Tag Archives: crowdsourcing

Announcing Help Me Investigate the Olympics

My crowdsourced investigative journalism project Help Me Investigate has launched a fourth specialist site: Help Me Investigate the Olympics.

The site is being run by a colleague of mine from Birmingham City University, Jennifer Jones, as part of a project we’re working on which sees students at BCU and other universities connecting to wider online networks in investigating Olympics-related questions.

Jennifer knows those networks particularly well as the coordinator for #media2012, web editor and staff editor for Culture @ the Olympics. She is also writing her PhD on Social Media, Activism and the Olympic Games at the University of the West of Scotland.

If you want to contribute to the site or related investigations, get in touch in the comments or via Olympics@helpmeinvestigate.com

A case study in crowdsourcing investigative journalism part 7: Conclusions

In the final part of the research underpinning a new Help Me Investigate project I explore the qualities that successful crowdsourcing investigations shared. Previous parts are linked below:


Looking at the reasons that users of the site as a whole gave for not contributing to an investigation, the majority attributed this to ‘not having enough time’. Although at least one interviewee, in contrast, highlighted the simplicity and ease of contributing, it needs to be as easy and simple as possible for users to contribute (or appear to be) in order to lower the perception of effort and time needed.

Notably, the second biggest reason for not contributing was a ‘lack of personal connection with an investigation’, demonstrating the importance of the individual and social dimension of crowdsourcing. Likewise, a ‘personal interest in the issue’ was the single largest factor in someone contributing. A ‘Why should I contribute?’ feature on crowdsourcing projects may be worth considering.

Others mentioned the social dimension of crowdsourcing – the “sense of being involved in something together” – what Jenkins (2006, p244) would refer to as “consumption as a networked practice”, a motivation also identified by Yochai Benkler in his work on networks (2006). Looking at non-financial motivations behind people contributing their time to online projects, he refers to “socio-psychological reward”. He also identifies the importance of “hedonic personal gratification”. In other words, fun.

Although positive feedback formed part of the design of the site, no consideration was paid to negative feedback: users being made aware of when they were not succeeding. This element also appears to be absent from game mechanics in other crowdsourcing experiments such as The Guardian’s MPs’ expenses app.

While it is easy to talk about “Failure for free”, more could be done to identify and support failing investigations. A monthly update feature that would remind users of recent activity and – more importantly – the lack of activity might help here. The investigators in a group might be asked whether they wish to terminate the investigation in those cases, emphasising their responsibility for its progress and helping ‘clean up’ the investigations listed on the first page of the site.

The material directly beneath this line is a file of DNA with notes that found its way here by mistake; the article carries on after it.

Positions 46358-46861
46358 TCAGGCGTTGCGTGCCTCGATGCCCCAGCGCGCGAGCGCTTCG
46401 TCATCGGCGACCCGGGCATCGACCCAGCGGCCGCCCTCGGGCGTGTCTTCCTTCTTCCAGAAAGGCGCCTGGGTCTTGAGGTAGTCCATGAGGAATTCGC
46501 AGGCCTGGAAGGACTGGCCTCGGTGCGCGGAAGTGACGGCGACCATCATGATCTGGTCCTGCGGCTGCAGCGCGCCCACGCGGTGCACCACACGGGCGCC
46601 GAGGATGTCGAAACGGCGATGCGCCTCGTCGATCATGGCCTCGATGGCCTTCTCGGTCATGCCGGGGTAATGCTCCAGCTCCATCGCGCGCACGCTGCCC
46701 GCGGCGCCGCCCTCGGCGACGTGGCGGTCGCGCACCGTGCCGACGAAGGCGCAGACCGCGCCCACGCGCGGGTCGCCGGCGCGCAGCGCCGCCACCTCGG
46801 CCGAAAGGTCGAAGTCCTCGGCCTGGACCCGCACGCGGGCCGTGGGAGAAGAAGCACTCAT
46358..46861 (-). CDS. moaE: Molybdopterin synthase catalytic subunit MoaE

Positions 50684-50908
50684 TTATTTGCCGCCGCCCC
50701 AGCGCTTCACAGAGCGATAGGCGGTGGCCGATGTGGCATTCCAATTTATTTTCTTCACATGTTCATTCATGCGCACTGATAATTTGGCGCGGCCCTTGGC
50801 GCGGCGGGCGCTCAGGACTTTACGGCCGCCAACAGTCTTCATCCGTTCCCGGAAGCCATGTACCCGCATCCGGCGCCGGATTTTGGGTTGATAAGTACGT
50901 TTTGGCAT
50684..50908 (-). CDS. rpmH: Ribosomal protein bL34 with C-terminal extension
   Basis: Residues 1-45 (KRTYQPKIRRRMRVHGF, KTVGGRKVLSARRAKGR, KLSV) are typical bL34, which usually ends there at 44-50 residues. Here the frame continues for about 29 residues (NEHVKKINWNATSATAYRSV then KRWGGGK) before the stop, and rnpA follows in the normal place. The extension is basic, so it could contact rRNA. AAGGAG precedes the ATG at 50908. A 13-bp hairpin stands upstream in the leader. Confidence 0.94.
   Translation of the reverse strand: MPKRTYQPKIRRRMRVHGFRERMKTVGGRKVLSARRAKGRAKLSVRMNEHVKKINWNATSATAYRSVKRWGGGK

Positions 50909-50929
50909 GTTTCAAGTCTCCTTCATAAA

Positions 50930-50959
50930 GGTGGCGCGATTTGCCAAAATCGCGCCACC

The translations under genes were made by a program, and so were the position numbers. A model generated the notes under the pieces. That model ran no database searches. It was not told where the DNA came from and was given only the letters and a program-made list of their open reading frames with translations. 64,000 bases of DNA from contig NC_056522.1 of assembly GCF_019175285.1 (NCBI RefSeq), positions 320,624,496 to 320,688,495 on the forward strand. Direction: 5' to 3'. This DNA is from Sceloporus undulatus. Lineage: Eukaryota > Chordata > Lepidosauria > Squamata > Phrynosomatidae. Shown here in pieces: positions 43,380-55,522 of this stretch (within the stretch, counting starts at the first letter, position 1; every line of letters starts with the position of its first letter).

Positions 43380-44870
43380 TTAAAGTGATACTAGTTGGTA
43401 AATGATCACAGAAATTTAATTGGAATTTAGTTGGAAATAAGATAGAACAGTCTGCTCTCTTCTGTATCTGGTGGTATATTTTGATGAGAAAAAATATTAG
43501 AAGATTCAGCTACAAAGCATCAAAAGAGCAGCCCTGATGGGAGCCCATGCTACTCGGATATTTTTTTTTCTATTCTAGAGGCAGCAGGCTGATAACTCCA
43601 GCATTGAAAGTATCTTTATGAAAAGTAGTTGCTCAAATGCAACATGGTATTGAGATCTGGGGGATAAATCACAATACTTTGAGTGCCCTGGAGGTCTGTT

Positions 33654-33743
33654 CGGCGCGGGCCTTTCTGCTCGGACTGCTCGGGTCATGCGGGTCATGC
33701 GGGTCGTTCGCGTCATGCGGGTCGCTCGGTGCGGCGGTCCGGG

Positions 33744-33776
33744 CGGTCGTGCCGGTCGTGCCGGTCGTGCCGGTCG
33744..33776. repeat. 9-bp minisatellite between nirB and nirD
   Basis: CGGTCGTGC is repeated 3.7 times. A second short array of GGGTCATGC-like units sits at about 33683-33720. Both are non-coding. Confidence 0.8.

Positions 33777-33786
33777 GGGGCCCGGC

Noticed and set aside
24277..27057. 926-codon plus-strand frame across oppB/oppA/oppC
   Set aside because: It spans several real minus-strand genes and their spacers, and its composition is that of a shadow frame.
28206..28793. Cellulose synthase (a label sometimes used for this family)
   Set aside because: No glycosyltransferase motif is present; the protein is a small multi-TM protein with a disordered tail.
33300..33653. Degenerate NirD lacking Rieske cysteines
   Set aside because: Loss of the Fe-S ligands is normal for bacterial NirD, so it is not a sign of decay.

However, there is also a danger in interfering too much in reducing failure. This is a natural instinct, and the establishment of a reasonable ‘success rate’ at the outset – based on the literature around crowdsourcing – helps to counter this. That was part of the design of Help Me Investigate: it was the 1-5% of questions that gained traction that would be the focus of the site. One analogy is a news conference where members throw out ideas – only a few are chosen for investment of time and energy, the rest ‘fail’.

It is the management of that tension between interfering to ensure everything succeeds (and so removing the incentive for users to be self-motivated) and not interfering at all (leaving users feeling unsupported and unmotivated) that is likely to be the key to a successful crowdsourcing project. More than a year into the project, this tension was still being negotiated.

In summing up the research into Help Me Investigate it is possible to identify five qualities which successful investigations shared: ‘Alpha users’ (highly active, who drove investigations forward); modularity (the ability to break down a large investigation into smaller discrete elements); public-ness (the ability for others to find out about an investigation); feedback (game mechanics and the pleasure of using the site); and diversity of users.

Relating these findings to other research into crowdsourcing more generally it is possible to make broader generalisations regarding how future projects might be best organised. Leadbeater (2008, p68), for example, identifies five key principles of successful collaborative projects, summed up as ‘Core’ (directly comparable to the need for alpha users identified in this research); ‘Contribute’ (large numbers, comparable to public-ness); ‘Connect’ (diversity); ‘Collaborate’ (self governance – relating indirectly to modularity); and ‘Create’ (creative pleasure – relating indirectly to feedback). Similar qualities are also identified by US investigative reporter and Knight fellow Wendy Norris in her experiments with crowdsourcing (Lavrusik, 2010).

The most notable connections here are the indirect ones. While the technology of Help Me Investigate allowed for modularity, for example, the community structure was rather flat. Leadbeater’s research (2008) and that of Lih (2009) into the development of Wikipedia and Tsui (2010, PDF) into Global Voices indicate that ‘modularity’ may be part of a wider need for ‘structure’. Conversely ‘feedback’ provides a specific, practical way for crowdsourcing projects to address users’ need for creative pleasure.